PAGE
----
When you read all of the free advice about social media out there you’ll hear a few common phrases: “You have to” “No one likes” “Everyone likes” and so on. Typically these phrases are followed by something that worked anecdotally for the person who is giving you the free advice. Very rarely there’s a thin slice of data to back it up.
Or it’s something that worked back when the free-advice-giver was building their audience.
But social media, just like human behavior, changes over time. Things that once seemed mandatory fall by the wayside. The behavior of early adopting geeks and risk-takers doesn’t always mesh with mainstream as the “here comes everybody” shifts patterns in how things get used, said and done.
To counter the free advice of what you “have to do,” what “everyone” likes and the ideal messaging architecture I freely identify three shibboleths of social media below:
One: You have to to be on Facebook
There are many different social networks and tools online. Some are among the oldest web properties in existence (bulletin boards and forums and so on). Some are only minutes old and require paying someone off to get into their ultra-private beta.
If your business isn’t a “mass media” business and your approach to social media doesn’t depend on grinding hundreds of people through your “engagement process” then you might experience just as much success on any of the dozens of other viable socially enabled entities online.
You have to be where ever you decide to be.
Be warned: Actually being where you decide to be may be harder than “having to be on Facebook.”
Two: No one likes long content
It’s true that people are busy and no one wants to waste time. Well, most people don’t want to waste time anyway.
But it’s also true that people want some solutions to their problems. And the more significant the problem the more in depth they want their solution.
Short articles are great for getting a lot of readers (that’s why advertising-driven sites write short articles) while long articles are good for getting people who are actually looking to solve a problem (this is why subscription-driven and consultant sites go long).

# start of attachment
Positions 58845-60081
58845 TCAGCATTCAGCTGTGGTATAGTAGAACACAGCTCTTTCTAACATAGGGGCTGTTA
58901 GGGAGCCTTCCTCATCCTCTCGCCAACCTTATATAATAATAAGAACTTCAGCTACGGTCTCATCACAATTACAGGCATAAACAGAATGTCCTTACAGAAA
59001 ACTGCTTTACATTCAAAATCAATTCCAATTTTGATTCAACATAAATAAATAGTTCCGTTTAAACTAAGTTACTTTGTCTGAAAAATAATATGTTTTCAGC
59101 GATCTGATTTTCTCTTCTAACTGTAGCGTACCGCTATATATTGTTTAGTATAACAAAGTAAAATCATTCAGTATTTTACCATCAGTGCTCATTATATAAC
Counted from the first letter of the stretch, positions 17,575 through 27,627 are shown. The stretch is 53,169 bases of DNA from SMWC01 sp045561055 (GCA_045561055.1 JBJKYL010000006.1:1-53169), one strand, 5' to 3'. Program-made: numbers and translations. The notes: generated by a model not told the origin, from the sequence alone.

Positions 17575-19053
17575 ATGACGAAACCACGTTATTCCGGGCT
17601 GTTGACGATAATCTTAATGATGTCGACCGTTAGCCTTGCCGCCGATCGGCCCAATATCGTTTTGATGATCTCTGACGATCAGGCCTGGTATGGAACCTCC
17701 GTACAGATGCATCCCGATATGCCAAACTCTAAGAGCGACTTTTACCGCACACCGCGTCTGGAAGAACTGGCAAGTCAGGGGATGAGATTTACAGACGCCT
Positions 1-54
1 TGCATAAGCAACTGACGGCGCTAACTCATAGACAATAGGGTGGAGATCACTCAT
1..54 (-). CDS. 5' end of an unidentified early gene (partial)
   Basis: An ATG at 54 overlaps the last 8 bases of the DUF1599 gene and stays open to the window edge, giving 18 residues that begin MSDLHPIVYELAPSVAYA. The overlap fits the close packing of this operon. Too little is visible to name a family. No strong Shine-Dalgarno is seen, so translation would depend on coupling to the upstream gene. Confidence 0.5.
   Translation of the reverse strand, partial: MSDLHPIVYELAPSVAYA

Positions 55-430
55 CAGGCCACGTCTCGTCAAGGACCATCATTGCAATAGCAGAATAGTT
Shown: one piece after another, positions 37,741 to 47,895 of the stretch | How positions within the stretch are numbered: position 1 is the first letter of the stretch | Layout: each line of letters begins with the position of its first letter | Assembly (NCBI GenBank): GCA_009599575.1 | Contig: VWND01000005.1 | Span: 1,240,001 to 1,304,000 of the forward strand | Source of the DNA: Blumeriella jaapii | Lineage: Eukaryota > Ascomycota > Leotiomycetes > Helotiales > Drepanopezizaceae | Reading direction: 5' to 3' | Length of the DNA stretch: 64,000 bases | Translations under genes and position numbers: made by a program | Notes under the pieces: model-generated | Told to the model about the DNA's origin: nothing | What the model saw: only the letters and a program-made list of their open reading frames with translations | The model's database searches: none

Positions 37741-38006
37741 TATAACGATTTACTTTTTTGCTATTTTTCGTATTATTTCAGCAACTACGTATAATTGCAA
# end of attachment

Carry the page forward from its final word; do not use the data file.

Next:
Some of my customers are in real estate. Someone who, unlike me, knows something about selling real estate has told me that buying a house is the biggest financial transaction someone is likely to make.
Some of my customers are communicating information to solve life-threatening situations for the government.
Some of my clients are in emerging technologies and narratives that no one has envisioned before.
Big problems or small problems?
Three: Hub and Spoke
Initial forays into social involved this approach: Instead of doing search engine optimization and paid advertising simply set up profiles/pages on social networks and “drive traffic” to your website instead. It’s “FREE!” except of course that it isn’t. Not if you value your time.
Be present and engaged in your chosen social networks and learn to flow traffic instead.
Beware: Learning and understanding flow may require deeper thought to execute than hub-and-spoke.
Don’t settle for shibboleths
Things change. People change. Business objectives change. Social media and social tools only accelerates the malleable nature of digital stuff.
Try things. See if they work. Then continue to try things.